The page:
The equity markets were all atwitter–that is, stock-index futures plunged–after ADP Employer Services reported on Wednesday morning that U.S. employers added only 38,000 jobs in May, compared with a revised ADP figure of 177,000 in April, which is the smallest increase reported by the payroll specialist since last September. The May figure was drastically less than anticipated.
Then again, ADP is often at odds with the U.S. Bureau of Labor Statistics, which will publish official employment stats on Friday. April’s ADP figures, even the revised ones, were 67,000 lower than the official numbers. Economists are still expecting the BLS report to show employment growth of over 200,000 during May.
In fact, ADP has sometimes differed from the BLS quite radically, such as during December 2010, when it overestimated an employment uptick by some 184,000. But the company’s estimates have also been fairly close in recent months as well: the ADP number was only 5,000 jobs below the BLS number in February 2011. So will ADP be aligned with BLS this month?
Metro Area Unemployment Dropped in April
There were other official employment numbers released by the U.S. Department of Labor on Wednesday, ones that reflected the impact of the relatively healthy month for hiring that April proved to be. In its monthly survey of U.S. metro areas, Labor said that the unemployment rates of 339 areas dropped in April, and only rose in 20 areas. The rate was unchanged in 13 metros.
Some of the drops stemmed from places near tourist destinations adding workers in anticipation of the summer travel season. Salinas, Calif., which serves Monterey and Carmel, scored the steepest decline in unemployment, down from 16.5 percent in March to 12.6 percent the next month. Such is the volatility inherent in this particular measurement of employment, which isn’t seasonally adjusted.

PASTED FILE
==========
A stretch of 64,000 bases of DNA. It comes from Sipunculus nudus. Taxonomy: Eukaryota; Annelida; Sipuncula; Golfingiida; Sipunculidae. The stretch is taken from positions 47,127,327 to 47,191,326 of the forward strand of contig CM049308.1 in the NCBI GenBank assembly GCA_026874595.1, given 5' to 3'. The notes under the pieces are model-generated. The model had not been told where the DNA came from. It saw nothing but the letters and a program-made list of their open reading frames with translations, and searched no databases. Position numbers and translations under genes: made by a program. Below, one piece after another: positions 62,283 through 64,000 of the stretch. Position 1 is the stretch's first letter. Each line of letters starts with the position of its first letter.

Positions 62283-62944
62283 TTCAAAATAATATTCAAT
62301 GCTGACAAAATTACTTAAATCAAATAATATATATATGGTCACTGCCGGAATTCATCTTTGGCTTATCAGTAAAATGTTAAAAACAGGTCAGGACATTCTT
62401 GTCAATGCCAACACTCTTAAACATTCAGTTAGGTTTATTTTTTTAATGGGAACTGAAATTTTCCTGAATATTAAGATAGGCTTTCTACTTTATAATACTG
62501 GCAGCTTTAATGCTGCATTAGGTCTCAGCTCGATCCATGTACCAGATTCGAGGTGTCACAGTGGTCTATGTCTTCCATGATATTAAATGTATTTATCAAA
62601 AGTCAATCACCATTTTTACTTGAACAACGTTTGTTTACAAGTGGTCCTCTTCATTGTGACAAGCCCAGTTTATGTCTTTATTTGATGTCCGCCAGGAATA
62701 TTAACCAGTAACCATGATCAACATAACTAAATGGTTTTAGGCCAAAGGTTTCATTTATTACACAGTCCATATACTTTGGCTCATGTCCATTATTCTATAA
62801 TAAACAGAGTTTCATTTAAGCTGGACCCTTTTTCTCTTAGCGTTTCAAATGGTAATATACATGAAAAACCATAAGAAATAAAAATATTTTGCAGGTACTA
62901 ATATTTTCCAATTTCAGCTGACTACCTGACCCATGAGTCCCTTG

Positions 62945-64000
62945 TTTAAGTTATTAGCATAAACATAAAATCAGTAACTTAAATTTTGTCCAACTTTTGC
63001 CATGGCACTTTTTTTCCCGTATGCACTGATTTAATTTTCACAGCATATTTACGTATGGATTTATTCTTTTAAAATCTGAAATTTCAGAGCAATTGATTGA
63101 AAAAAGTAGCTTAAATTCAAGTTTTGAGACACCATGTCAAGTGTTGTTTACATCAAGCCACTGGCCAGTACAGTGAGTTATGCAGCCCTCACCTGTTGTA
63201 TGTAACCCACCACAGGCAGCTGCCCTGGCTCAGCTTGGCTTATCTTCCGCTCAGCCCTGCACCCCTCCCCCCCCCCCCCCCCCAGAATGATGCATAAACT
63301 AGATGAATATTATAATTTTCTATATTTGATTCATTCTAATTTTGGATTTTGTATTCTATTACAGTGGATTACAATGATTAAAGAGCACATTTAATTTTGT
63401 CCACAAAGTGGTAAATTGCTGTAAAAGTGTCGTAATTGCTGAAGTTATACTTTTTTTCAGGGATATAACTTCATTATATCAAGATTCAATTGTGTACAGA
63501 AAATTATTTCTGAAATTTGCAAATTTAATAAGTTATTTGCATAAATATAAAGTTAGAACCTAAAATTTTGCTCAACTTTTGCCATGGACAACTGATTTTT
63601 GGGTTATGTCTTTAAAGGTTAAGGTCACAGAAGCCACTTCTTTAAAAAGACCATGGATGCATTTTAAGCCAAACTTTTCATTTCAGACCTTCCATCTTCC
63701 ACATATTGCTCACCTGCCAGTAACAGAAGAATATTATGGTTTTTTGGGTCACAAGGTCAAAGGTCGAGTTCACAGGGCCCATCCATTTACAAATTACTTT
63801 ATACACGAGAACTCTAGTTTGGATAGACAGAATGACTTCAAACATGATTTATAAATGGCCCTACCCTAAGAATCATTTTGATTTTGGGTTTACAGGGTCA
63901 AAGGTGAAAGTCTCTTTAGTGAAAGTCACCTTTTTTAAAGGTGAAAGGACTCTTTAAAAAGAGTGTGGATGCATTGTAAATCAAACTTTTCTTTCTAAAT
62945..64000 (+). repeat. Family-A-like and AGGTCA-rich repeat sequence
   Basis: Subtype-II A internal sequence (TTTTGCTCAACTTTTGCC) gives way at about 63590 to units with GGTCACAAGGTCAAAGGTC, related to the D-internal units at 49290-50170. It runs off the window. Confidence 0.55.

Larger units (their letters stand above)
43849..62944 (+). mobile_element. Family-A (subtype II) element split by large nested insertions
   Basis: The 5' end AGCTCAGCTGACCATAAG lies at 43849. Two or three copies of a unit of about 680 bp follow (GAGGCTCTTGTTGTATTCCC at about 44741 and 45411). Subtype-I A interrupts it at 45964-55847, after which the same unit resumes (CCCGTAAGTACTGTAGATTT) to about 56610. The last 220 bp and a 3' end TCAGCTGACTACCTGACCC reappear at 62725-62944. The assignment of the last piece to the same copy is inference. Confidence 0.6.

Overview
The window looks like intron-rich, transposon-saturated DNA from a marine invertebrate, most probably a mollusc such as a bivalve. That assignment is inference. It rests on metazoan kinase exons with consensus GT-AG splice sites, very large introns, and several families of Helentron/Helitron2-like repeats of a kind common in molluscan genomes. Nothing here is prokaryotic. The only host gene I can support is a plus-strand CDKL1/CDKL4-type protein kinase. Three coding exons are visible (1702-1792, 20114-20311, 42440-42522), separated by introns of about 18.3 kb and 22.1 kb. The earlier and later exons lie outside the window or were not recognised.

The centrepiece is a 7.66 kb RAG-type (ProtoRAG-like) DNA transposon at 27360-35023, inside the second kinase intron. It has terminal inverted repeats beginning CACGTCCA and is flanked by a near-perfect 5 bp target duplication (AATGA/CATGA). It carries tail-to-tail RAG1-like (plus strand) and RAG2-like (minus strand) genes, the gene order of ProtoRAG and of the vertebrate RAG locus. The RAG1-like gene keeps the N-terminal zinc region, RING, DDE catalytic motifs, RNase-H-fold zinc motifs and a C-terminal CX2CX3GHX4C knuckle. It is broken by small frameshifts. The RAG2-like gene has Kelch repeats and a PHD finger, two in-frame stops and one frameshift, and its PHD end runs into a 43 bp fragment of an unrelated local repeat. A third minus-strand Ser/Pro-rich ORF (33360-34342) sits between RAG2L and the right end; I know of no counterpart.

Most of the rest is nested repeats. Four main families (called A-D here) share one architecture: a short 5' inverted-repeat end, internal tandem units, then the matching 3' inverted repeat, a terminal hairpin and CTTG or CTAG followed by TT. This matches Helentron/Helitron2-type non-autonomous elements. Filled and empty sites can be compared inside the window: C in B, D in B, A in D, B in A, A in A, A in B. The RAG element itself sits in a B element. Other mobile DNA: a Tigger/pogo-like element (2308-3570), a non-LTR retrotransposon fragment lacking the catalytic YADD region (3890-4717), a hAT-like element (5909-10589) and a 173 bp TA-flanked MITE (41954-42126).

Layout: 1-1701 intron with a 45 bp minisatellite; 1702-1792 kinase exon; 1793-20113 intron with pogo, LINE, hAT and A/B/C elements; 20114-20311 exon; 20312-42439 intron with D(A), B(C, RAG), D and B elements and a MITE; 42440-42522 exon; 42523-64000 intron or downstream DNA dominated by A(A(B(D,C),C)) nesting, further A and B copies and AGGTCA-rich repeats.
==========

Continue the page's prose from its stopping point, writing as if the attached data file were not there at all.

Areas with manufacturing bases, including many MSAs in the Midwest, still showed a drop in unemployment in April, but not as rapidly as in previous months. That might indicate that the industrial expansion might not be quite as strong in mid-2011 as in earlier months. A separate survey by the Institute for Supply Management, also released on Wednesday, confirmed that manufacturing expanded in May at its slowest rate in nearly two years.
Construction Spending Sees Small Uptick
In a mild surprise, U.S. construction spending saw an uptick in April, rising 0.4 percent, according to the U.S. Department of Commerce on Wednesday. But that was only a month-over-month improvement. Compared with the same month last year, construction spending is off 9.3 percent.
Private projects led the way, with private spending for construction increasing 1.7 percent in April. Public construction is still on the decline, however, as monies for projects evaporates in these times of austerity. Spending for public projects dropped 1.9 percent in April.
As expected, Wall Street apparently didn’t like the ADP numbers one little bit. The Dow Jones Industrial Average took a thumping to the tune of 279.65 points, or 2.22 percent down. The S&P 500 lost even more, down 2.28 percent, and the Nasdaq lost most of all, down 2.33 percent.